Petition for Review of a Decision of the District of Columbia Department of Employment Services (Dir. Dkt. No. 02-91)
Before Reid, Associate Judge, and Newman and Nebeker, Senior Judges
The opinion of the court was delivered by: Newman, Senior Judge
Argued September 16, 2003
On this appeal we are required to determine whether the Director of the Department of Employment Services (DOES) erred in deciding that the failure of Wanda McIntyre (Employee) to give timely notice to her employer, Safeway Stores, Inc. (Em ployer), of a work related injury - as required by D.C. Code § 32-1513 of the District of Columbia Workers' Compensation Act of 1979 (the Act), D.C. Code § 32-1501 et seq. (2001) - did not bar the employee's claim for causally related medical benefits pursuant to D.C. Code § 32-1507 (2001). Given our duty to defer to the Director's construction of the provisions at issue, we affirm.
McIntyre filed a claim for compensation benefits, pursuant to the provisions of the Act, after sustaining a cumulative or repetitive trauma injury to her left index finger resulting from her duties as a food clerk/checker for the employer. On August 1, 2000, a DOES Administrative Law Judge held an evidentiary hearing to consider the extent of McIntyre's entitlement to temporary total disability benefits and causally related medical expenses. On March 29, 2001, the ALJ issued an order denying McIntyre's claim s for disability benefits, as well as medical expenses, on the basis that she had failed to provide timely notice of the injury to the employer or to satisfy the statutory requirements to excuse her late notice, pursuant to § 32-1513 of the Act. *fn1
In response to the adverse determination, McIntyre filed an application for review with the Director of the DOES in which she argued that the employer had "actual notice" of her injury or, in the alternative, that her untimely notice of injury to the employer barred only her claim for disability or wage loss but did not bar her claim for causally related medical expenses. The director concluded that the employer did not have "actual notice" of McIntyre's injury, thereby affirming the finding of untimely notice, but agreed that the claim for causally related medical expenses was not barred by the untimely notice and thus remanded the case to the Office of Hearings and Adjudication (OHA) for further findings on that issue.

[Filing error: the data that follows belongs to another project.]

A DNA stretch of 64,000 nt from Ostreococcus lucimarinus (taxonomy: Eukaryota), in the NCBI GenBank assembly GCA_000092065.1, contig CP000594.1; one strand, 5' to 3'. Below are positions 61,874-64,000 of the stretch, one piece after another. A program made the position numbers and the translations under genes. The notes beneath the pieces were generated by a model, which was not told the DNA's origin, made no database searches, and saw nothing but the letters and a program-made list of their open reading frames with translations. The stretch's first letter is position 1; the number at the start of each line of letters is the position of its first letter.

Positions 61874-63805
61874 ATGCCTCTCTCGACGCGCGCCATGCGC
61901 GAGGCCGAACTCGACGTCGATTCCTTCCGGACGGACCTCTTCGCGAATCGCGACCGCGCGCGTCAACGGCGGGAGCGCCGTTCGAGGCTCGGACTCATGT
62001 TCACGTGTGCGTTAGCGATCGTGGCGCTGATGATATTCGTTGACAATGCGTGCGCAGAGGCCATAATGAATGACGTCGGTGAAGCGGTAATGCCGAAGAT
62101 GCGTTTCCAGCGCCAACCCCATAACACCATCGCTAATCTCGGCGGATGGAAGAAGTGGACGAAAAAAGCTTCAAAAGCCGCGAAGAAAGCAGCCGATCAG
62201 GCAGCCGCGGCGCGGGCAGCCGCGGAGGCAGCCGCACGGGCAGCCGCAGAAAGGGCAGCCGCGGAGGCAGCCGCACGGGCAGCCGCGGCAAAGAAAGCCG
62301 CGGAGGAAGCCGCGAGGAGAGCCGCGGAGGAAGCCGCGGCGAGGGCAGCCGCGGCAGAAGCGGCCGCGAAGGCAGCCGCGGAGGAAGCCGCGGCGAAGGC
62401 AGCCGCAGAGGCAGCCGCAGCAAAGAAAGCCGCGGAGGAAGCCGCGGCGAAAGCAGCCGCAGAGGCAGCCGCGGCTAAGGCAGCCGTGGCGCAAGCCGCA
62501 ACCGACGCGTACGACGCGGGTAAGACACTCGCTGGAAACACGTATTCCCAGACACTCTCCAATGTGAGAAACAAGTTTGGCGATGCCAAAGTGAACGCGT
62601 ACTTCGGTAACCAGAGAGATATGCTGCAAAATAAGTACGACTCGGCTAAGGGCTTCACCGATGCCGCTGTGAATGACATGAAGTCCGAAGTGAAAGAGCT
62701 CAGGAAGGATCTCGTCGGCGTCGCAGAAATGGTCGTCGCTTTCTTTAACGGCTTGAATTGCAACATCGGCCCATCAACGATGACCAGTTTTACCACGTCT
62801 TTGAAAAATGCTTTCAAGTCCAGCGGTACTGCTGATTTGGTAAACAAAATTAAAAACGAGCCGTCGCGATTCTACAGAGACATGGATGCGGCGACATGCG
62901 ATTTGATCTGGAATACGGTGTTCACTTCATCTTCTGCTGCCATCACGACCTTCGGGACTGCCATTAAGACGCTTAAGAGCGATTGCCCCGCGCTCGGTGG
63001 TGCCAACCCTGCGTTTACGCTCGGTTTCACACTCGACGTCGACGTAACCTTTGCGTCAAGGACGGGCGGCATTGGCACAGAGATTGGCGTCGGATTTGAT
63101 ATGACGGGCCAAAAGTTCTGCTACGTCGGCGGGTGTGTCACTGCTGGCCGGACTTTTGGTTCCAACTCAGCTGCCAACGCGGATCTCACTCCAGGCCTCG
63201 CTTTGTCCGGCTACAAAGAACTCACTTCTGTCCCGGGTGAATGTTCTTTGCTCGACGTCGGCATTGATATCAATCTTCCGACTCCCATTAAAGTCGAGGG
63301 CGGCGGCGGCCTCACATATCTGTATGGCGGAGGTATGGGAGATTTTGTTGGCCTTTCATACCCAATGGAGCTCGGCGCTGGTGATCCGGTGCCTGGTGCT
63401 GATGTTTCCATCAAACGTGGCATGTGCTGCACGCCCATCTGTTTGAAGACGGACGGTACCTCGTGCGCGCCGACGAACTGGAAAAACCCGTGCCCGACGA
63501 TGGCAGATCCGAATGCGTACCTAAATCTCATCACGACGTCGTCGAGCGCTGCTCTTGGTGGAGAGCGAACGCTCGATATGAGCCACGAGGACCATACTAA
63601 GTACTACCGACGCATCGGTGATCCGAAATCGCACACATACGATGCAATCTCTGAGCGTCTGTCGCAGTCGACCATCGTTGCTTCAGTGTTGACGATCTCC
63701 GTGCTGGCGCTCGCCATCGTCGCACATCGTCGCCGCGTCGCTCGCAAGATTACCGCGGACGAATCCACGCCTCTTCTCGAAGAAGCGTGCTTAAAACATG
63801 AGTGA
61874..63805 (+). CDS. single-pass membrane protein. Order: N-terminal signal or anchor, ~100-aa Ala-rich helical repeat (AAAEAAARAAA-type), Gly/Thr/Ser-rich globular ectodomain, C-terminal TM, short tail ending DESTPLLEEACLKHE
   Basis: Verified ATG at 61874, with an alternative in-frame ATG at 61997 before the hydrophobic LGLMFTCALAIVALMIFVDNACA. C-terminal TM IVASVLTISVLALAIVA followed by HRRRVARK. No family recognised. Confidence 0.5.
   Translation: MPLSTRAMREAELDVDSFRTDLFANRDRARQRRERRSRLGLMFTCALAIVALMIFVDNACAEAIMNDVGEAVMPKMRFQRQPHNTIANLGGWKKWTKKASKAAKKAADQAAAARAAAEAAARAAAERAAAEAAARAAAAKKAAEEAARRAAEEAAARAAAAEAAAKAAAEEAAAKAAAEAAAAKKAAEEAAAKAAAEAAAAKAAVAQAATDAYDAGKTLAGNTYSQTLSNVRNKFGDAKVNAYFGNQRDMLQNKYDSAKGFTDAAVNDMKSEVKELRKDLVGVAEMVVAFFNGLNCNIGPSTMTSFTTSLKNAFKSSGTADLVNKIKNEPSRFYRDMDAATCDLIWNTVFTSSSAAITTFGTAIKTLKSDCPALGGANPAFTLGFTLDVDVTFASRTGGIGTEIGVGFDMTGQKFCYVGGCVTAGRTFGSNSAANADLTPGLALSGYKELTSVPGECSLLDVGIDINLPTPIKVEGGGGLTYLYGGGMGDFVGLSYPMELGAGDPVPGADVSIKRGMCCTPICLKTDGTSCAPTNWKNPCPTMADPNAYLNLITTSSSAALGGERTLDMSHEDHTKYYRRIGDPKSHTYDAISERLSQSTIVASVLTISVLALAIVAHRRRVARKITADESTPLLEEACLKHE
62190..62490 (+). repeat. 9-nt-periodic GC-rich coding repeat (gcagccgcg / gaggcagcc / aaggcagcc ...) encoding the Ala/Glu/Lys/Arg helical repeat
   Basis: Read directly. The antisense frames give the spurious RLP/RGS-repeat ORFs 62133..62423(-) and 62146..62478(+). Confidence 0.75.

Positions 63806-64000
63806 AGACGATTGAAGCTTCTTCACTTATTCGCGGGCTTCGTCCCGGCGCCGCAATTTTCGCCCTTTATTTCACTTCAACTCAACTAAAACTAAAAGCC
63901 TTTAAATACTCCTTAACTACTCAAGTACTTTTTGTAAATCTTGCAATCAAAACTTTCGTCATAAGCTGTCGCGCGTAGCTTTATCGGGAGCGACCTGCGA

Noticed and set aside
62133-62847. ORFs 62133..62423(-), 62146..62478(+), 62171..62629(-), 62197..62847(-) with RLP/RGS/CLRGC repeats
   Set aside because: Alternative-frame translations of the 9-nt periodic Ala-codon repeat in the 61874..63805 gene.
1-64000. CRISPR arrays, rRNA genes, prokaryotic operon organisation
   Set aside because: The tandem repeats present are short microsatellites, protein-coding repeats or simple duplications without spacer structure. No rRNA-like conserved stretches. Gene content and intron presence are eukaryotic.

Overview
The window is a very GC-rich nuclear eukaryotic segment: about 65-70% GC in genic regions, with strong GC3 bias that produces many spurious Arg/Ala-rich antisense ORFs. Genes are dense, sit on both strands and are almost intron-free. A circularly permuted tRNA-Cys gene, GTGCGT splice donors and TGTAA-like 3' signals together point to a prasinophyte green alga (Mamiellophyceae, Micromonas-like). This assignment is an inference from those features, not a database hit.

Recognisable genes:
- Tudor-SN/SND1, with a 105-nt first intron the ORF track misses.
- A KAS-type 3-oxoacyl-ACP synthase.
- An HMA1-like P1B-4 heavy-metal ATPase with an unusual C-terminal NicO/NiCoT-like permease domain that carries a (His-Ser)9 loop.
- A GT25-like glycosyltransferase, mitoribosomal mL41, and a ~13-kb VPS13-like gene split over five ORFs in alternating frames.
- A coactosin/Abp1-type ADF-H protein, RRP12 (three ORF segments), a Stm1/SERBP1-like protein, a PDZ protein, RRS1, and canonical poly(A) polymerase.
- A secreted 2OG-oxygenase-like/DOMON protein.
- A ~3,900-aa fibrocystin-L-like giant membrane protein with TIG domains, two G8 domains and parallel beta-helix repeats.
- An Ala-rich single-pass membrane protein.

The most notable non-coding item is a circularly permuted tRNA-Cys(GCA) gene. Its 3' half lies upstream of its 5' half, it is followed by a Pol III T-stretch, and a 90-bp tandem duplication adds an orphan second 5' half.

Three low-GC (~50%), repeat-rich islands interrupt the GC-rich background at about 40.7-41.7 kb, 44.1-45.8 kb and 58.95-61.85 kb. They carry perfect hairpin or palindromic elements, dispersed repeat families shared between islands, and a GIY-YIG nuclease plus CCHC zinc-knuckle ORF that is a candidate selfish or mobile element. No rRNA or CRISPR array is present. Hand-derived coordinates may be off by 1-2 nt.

On October 18, 2002, the ALJ issued a compensation order on remand that, in accordance with the findings of the Director, ordered the employer to provide McIntyre with medical expenses causally related to the work injury. Thereafter, the employer filed an application for review of the compensation order on remand with the Director. The Director did not issue a final opinion within forty-five days, rendering the compensation order on remand a "final decision for purposes of appeal," pursuant to D.C. Code § 32-1522 (b)(2) (2001). The employer now petitions for review of the final compensation order on remand granting McIntyre causally related medical expenses irrespective of her untimely notice of injury to the employer.
In reviewing an administrative agency's construction of a statute, we "accord great deference to the interpretation of the agency charged with its adm inistration, particularly if the interpretation is of long standing and has been consistently applied. Immigration & Naturalization Serv. v. Cardoza Fonseca, 480 U.S. 421, 445-46 (1987); North Haven Bd. of Educ. v. Bell, 456 U.S. 512 (1982). Less deference is appropriate where the interpretation lacks these attributes." Atwater v. District of Columbia Dep't of Consumer & Regulatory Affairs, 566 A.2d 462, 468 (D.C. 1989).
Alternatively, as we have said on another occasion, "an agency's interpretation becomes of controlling weight unless it is plainly erroneous or inconsistent with the [statute] . . . . " Dell v. Dep't of Employment Servs., 499 A.2d 102, 106 (D.C. 1985) (citing Bowles v. Seminole Rock & Sand Co., 325 U.S. 410, 414 (1945)); accord Hughes v. District of Columbia Dep't of Employment Servs., 498 A.2d 567, 570 (D.C. 1985); Weaver Bros. v. District of Columbia Rental Hous. Comm'n, 473 A.2d 384, 388 (D.C. 1984). It is to this deferential task th at we now turn.
In order to receive compensation under the Act an employee must comply with the requirements of D.C. Code § 32-1513 (a) (2001), which provides in pertinent part:
Notice of any injury or death in respect of which compensation is payable under this chapter shall be given within 30 days after the date of such injury or death, or 30 days after the employee or beneficiary is aware or in the exercise of reasonable diligence should have been aware of a relationship between the injury or death and the employment. Such notice shall be given to the Mayor and to the employer.
D.C. Code § 32-1513 (a) (2001). This subsection requires only that an employee provide "notice of any injury or death in respect of which compensation is payable. . . ." Id.
Therefore, the Director must determine whether causally related medical expenses are considered "compensation" for the purposes of this notice provision of the statute.
The statute defines compensation as "the money allowance payable to an employee or to his dependents as provided for in this chapter, and includes funeral benefits provided herein." D.C. Code § 32-1501 (6) ...